Saturday, September 29, 2007
Bushwick, Brooklyn, Sept. 2007
An article in this week’s Newsweek addresses the latest trend in memoir-writing: the “year of” memoir, in which, for a year, the writer does something unusual. Recent books seem to involve actually not doing something. Or, more accurately, taking something away from modern life to see what it’s like to do without it.
A.J. Jacobs, in “The Year of Living Biblically,” avoids a lot of modern conveniences to live according to the restrictions imposed by the Bible. Barbara Kingsolver skirts the convenience of year-round supermarket produce to shop locally for seasonal food in “Animal, Vegetable, Miracle.” Judith Levine wrote “Not Buying It,” in which she doesn’t shop at all. Sara Bongiorni restricted her shopping to avoid Chinese goods in “A Year Without ‘Made in China.’”
I think the trend toward subtracting things from life is interesting. Americans have shown warring impulses on this topic: We seem to want simpler lives, and hence magazines such as “Real Simple” flourish, but we still buy more and more. We know what we’re doing is pointless, but we still do it.
I’ve long been a fan of simplification - not just in shopping, but in everything. I really think that’s where the key to happiness lies, in removing distractions that make us frantic and speedy. I’m not always successful at it in my own life, but I continue to work on it every day - not buying stuff, turning off the noise-making media, spending time doing things more slowly and purposefully.
This profusion of books reflects the same impulse in all of us. As Ron Hogan, a blogger who covers the publishing industry, tells Newsweek: “We’re such a hyperaffluent society, what else is left for us to do than take things away from our lives?”
And thereby find more.
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I struggle with keeping things simple. As much as I don't want to fall into the consumer trap and I want to teach my students not to either I sometimes feel that I desperatly desire things. Right now it is a flat screen monitor for my computer though the one I have is perfectly fine.
Wonderful post, Steve. I love the way you make me think.
I don't think life is simple in any way, shape or form. The magazine "Real Simple" is a catalog for more stuff. It is definitely NOT about simplifying, but about cashing in on this newest American trend. The books, too, are ways to access the trend, though I have no doubt the people who wrote them learned something in the process.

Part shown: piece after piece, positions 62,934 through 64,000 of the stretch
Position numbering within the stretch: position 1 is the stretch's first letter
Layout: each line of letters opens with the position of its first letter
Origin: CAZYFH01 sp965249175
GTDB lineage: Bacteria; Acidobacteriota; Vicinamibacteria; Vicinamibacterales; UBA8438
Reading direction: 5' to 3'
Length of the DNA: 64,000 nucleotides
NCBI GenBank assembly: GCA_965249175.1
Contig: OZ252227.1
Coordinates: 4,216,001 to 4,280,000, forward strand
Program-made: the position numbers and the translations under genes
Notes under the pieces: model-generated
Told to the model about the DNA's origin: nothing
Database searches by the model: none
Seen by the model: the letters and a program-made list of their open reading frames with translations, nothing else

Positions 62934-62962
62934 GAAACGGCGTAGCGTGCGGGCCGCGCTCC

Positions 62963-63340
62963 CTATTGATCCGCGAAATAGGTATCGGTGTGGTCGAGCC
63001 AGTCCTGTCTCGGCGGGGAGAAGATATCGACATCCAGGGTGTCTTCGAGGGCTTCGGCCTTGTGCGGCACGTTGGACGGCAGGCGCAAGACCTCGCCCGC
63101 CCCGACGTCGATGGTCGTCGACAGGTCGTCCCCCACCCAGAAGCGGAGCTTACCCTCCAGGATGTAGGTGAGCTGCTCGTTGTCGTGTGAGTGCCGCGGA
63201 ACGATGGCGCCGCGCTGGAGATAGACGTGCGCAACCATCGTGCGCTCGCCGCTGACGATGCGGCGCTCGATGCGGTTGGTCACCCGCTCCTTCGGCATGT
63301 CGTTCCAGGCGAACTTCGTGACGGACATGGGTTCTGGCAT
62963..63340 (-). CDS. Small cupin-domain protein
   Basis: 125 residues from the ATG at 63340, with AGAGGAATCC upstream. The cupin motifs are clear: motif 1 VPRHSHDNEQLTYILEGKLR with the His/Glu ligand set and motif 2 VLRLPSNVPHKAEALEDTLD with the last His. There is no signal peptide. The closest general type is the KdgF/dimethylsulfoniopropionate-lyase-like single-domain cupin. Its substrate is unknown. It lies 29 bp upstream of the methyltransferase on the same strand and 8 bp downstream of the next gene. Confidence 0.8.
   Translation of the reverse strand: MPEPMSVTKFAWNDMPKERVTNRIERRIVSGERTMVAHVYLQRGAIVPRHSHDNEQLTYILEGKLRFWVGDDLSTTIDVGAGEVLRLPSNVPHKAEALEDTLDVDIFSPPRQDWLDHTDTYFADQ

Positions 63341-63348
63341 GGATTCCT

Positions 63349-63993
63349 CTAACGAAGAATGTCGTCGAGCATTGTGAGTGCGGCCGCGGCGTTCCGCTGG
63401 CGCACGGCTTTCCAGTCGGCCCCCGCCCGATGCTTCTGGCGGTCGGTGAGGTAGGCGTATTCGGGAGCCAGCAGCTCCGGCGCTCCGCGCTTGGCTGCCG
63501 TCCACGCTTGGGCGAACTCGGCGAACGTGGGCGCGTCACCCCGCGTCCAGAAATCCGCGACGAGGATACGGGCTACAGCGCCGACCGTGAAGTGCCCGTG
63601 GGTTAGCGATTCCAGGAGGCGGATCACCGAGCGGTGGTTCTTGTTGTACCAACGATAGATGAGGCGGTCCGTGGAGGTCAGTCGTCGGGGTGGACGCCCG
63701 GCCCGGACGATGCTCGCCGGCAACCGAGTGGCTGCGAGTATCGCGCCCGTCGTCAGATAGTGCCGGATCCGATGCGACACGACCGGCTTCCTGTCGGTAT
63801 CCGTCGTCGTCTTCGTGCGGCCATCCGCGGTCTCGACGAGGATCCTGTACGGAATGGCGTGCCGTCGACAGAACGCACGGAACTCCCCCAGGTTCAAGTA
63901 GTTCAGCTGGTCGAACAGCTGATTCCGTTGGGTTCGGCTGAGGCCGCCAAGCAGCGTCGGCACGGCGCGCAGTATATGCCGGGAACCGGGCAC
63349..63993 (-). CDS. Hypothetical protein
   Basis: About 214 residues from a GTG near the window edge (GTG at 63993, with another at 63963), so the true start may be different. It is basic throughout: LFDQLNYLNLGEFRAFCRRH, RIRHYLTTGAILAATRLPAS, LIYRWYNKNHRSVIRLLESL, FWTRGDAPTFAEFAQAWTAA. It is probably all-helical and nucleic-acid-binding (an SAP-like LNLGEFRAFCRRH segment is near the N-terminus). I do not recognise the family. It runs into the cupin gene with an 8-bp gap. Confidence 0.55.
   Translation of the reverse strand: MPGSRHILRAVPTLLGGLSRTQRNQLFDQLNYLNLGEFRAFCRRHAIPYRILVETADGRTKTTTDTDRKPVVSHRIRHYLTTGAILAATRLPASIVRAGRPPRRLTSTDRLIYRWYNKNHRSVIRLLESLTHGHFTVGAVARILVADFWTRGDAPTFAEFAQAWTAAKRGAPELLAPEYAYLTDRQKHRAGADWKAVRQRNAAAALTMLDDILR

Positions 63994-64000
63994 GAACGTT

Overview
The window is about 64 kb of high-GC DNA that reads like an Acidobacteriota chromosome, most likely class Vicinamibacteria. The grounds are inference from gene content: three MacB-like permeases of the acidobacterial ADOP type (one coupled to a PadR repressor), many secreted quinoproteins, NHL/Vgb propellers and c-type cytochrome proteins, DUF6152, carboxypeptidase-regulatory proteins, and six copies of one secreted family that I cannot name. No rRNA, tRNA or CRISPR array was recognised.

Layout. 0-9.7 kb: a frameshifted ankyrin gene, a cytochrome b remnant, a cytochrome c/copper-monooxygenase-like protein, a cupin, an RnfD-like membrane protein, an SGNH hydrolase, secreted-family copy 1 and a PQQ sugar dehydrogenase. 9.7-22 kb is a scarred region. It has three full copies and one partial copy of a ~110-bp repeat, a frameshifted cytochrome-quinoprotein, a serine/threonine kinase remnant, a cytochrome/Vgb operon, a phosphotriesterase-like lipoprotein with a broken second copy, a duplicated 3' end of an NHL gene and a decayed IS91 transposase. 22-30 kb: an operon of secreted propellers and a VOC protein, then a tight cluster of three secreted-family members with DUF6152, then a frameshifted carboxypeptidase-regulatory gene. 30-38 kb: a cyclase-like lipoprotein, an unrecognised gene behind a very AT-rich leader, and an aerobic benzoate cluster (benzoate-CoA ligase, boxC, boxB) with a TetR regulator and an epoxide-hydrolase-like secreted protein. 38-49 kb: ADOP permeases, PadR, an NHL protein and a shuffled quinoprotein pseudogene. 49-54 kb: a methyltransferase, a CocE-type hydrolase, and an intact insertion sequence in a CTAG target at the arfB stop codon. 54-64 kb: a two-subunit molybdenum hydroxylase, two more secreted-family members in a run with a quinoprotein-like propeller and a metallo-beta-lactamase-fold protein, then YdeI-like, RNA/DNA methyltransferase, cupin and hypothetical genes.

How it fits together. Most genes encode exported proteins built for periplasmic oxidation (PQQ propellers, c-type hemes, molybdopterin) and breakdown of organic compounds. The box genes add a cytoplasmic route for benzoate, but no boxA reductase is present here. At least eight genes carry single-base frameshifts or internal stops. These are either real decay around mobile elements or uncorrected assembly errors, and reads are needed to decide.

I am a terrible consumer. I hate shopping, I don't own a car or my own house, I barely have enough stuff to fill the closet in my room. I looked at an apartment recently and realized it was way too big for me - I could never fill up that space with my few belongings.
But is my life simple? OMG my life is so complex! My thought processes are like a labyrinth, my inner workings, too - I'm talking physiology as well as psychology. My dreams? Oy vey ...
My life is way too complicated for stuff, too full to spend time shopping. My life is a big chaotic tapestry.
Simplicity? No No No No No!!!
Reya: You're definitely right about "Real Simple." It sells the idea of simplicity, but it's really just more stuff. It's complication disguised as simplicity.
But do you mean that you reject the ideal of simplicity? I agree life can be complicated, but I think a continuous process of evaluation and simplification, where possible, is really the way to deal with things.
Excellent post! I think our yearning for more and more is the result of two things: social conditioning (we've constructed a "gotta have it" society"), and the need, conscious or not, to be distracted from OURSELVES. Ernest Becker, the brilliant philosopher, would even assert that we are doing it all to avoid having to deal with the fact that we are going to die - it's quite related to terror management
Steve, I have to confess to practicing selective simplification.
My retirement has removed the impulse to buy stuff because of the loss of income.
Like you, I have made it my habit to avoid the news coverage and talk radio. I don't need the stress of something I can't control anyway.
I like to think that I am keeping things simple but I also realize that I am a hearty consumer. If I want something, I buy it. This of course is only on one level. In most areas of my life I try to remind myself of the simple pleasures. The things that make me truly happy don't cost a thing. The are the simple things but also the most complicated in some ways. Boy, I talked myself into a corner here.
Anyway, you make a good point even if I don't.
Couldn't agree more. Of course I would have to stop buying books and printed matter. Maybe I could turn to a life of crime and steal stuff??
JDZS: I think that's absolutely true. It's death avoidance.
Merle: There's definitely a fine balance there. I want to stay informed, so I read the paper, but I can't stand the chattering on electronic media. And talk radio - forget it!
G: Well, we all have to buy SOME things. If you recognize the joy in simplicity, I think you're getting it!
Soup: I'm guessing a life of crime would lead to more complication, not less. :)
Theresa: Desiring things is inevitable. But giving in to the desire is something else entirely. That you have control over! I find that a lot of times I want something, but if I don't act on it, it goes away.
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